PARIS – Today’s popular television programs have become the equivalent of the feuilletons that began appearing in newspapers in the nineteenth century. Series like “Game of Thrones” and “Downton Abbey,” like Balzac and Dickens before them, serve as a source of entertainment and fodder for debate. In this sense, our television screenplays have emerged as key tools of social and political analysis.
Such tools can be used to comprehend, for example, the difference between Israeli Prime Minister Binyamin Netanyahu and US President Barack Obama. Netanyahu is still stuck in the third season of “Homeland” – that is, obsessed with Iran – whereas Obama, having begun to include the renewed Russian threat in his strategic calculus, has already moved into the third season of “House of Cards.”
Of course, the availability of such comparisons is rooted in what often drives a TV series’ popularity: its ability to hold up a mirror to a society – to reflect its anxieties and longings – and create a window through which outsiders can peer in.
Consider “Downton Abbey,” a British period drama that follows the lives of the Crawley family and its servants in the family’s classic country house, from 1912 to the mid-1920s. Why are millions of people worldwide – from Europe to the United States to Asia – so attracted to these characters? Are they nostalgic for a time long past, which the show reconstitutes with exacting verisimilitude? Or are they fascinated by the social dynamics that the show explores?
For Julian Fellowes, who created the series, the explanation lies elsewhere – in our search for order in a chaotic world. People feel so disoriented nowadays, he believes, that they are drawn to “Downton Abbey’s” tidy realm, in which the setting, clearly delineated in space and time, is governed by strict rules. Just as the Crawley house serves as a kind of refuge for its characters, it may give its viewers a safe, predictable outlet by which to escape the tumultuous present – and avoid the unknown future.
Similarly, the American political drama “House of Cards” reflects a kind of disillusionment – this time, with US politics. Whereas “The West Wing,” a popular political drama that ran from 1999 to 2006, portrays the US presidency – held by a sophisticated, cultivated, and humanistic leader – with a kind of longing, “House of Cards” immerses the viewer in a murky milieu of humanity’s worst impulses. In “House of Cards,” the world is not as viewers believe it should be, but as they fear it is.
This is the opposite of the approach taken by the Danish political drama “Borgen,” which presents an idealized prime minister, Birgitte Nyborg. But the effect is similar. One often hears people saying that the true problem facing Denmark – and, in particular, its political class – is that Prime Minister Helle Thorning-Schmidt lacks Nyborg’s strengths.
By exposing the fundamental challenges and anxieties facing a society, a TV series can, at times, almost prefigure the future. In France, “Engrenages” – sold in English under the title “Spiral” – explores the deep malaise of French society. In retrospect, the series seems to have foreshadowed the tragedies that beset the country in January. In particular, the fifth season, which aired in France in late 2014, offered a clinical description of how young people in the Paris suburbs went astray, while portraying the relationship between the police and their political superiors as cynical and even combative. The show’s dialogue could have come straight out of a real-life Parisian “power lunch.”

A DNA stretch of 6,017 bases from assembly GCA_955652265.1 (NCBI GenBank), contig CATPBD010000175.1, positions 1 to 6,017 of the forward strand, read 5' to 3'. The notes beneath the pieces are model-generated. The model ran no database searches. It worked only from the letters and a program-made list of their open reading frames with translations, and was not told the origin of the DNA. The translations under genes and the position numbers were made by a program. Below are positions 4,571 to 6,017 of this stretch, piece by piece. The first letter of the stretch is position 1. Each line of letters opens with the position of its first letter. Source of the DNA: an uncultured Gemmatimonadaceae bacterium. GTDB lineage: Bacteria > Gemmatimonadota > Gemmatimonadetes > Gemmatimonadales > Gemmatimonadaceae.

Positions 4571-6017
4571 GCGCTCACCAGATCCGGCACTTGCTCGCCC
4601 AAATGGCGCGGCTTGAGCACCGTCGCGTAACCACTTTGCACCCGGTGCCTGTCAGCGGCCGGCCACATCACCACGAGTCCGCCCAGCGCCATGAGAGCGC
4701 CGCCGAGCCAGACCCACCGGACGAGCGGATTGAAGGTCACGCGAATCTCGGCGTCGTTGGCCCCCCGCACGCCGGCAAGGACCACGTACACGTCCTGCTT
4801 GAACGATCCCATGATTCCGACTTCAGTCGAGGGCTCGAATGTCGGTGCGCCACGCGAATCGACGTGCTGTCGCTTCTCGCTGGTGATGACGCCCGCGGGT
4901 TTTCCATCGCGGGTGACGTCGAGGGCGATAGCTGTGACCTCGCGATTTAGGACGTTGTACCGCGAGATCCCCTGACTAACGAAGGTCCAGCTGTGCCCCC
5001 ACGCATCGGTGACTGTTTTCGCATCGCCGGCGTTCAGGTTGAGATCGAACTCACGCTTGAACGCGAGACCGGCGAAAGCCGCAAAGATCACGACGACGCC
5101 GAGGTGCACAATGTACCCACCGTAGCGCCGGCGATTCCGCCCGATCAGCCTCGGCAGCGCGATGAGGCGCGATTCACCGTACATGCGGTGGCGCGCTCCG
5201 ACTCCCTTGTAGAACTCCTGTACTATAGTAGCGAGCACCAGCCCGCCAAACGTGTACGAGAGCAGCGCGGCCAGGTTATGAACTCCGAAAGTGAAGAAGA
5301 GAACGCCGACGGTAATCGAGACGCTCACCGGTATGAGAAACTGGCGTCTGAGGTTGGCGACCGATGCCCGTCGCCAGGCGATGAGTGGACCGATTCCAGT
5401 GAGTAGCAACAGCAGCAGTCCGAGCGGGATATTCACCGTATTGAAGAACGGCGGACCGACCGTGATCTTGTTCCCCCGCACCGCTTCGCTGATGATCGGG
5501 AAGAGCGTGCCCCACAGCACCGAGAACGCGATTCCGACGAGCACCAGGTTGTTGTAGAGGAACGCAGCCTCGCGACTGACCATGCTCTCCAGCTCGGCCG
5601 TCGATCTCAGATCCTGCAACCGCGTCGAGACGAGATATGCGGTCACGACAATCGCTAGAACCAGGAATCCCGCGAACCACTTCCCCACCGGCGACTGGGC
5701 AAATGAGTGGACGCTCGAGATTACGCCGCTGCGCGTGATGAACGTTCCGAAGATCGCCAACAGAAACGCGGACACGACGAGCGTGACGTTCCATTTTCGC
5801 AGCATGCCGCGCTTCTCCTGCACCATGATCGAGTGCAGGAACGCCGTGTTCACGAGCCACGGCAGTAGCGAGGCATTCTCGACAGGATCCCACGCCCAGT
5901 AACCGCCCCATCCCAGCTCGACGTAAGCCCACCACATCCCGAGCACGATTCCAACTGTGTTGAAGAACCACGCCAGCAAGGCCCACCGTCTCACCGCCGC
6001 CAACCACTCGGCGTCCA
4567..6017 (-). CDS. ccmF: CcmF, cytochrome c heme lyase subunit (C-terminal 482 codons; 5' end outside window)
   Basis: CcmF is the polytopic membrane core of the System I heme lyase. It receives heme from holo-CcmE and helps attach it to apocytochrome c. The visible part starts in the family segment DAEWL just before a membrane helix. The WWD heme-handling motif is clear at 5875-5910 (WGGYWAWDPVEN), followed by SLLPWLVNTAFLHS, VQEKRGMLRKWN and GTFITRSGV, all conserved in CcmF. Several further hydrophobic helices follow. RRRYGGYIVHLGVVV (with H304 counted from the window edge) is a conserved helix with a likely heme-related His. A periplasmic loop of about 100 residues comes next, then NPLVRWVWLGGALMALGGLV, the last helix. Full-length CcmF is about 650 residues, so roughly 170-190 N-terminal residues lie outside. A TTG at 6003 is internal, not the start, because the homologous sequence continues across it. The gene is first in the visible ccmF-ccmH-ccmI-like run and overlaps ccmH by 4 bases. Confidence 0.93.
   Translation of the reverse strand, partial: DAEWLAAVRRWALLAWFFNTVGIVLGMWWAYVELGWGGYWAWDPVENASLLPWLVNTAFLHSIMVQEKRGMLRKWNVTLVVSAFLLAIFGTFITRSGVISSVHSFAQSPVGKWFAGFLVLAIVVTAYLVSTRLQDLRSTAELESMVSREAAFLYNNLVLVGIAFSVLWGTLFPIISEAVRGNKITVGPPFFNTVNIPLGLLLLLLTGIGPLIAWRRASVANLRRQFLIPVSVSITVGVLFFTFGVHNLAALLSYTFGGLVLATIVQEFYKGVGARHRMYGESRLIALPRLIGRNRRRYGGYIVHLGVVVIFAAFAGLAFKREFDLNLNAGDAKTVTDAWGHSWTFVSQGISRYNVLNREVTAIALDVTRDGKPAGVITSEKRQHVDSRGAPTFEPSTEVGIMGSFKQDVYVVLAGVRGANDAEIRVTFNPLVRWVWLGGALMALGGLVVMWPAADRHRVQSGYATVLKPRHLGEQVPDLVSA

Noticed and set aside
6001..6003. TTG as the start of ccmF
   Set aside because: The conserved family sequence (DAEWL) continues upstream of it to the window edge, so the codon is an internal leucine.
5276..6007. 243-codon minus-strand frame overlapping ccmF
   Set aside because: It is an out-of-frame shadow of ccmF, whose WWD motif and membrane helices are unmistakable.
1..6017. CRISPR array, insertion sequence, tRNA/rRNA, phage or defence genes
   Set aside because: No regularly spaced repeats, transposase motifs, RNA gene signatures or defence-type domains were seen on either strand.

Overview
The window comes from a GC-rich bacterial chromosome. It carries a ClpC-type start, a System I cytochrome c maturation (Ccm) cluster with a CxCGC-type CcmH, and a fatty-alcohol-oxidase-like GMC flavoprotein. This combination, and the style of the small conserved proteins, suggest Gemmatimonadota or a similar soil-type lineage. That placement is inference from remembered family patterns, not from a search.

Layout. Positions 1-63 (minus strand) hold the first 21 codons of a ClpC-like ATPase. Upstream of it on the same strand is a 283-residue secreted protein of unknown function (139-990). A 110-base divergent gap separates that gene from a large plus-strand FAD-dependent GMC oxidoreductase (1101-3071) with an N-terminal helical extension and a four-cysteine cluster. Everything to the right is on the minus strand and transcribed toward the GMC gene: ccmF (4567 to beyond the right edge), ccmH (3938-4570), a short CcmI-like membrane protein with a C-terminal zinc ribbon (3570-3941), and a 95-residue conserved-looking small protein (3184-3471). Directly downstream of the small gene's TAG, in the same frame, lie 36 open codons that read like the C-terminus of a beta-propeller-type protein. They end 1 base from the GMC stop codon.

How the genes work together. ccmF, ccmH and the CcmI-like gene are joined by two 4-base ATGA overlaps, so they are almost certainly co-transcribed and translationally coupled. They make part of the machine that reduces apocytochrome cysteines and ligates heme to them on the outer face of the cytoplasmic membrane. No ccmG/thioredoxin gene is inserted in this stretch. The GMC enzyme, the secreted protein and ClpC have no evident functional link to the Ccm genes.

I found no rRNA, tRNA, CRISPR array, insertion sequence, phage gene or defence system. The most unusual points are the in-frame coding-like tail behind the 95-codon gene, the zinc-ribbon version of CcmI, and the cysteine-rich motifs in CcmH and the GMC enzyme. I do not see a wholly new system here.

The TV show that has emerged as the most hotly debated of our time is, without a doubt, “Game of Thrones,” a medieval fantasy epic based (increasingly loosely) on George R.R. Martin’s best-selling book series A Song of Ice and Fire. The series has become known not just for its massive budget or intricate storytelling, but also for its sustained choreography of brutal violence.
Students of international politics, especially in Canada and the US, wonder whether the show, by stressing the role of sheer brutality, encourages a“realist” vision of the world. Could the savagery featured on “Games of Thrones” – including abundant beheadings, rape, and sexual torture – have helped to encourage the tactics of, say, Boko Haram and the Islamic State? Or could the series – in which violence often begets more violence, but does not necessarily get the characters what they want – actually be highlighting the limits of force?
On a more philosophical level, the show’s universe – a combination of ancient mythology and the Middle Ages – seems to capture the mixture of fascination and fear that many people nowadays feel. It is a fantastic, unpredictable, and devastatingly painful world – one that is so complex that even the show’s most loyal viewers often are confused. In this sense, it is much like the world in which we live.
Though the West has no monopoly on the production of TV series, it undoubtedly dominates the field – and thus the worldview that such shows reflect. Given this, one might wonder whether Chinese or Russian leaders are making time in their busy schedules to watch series such as “House of Cards” or “Games of Thrones,” in order to understand their rivals’ mentality.
Leading government advisers, at least, seem to recognize the value of tuning in. A Chinese friend recently told me that “House of Cards” was very popular among China’s political elite. They relish the reminder that politics is just as ruthless in the US as it is at home.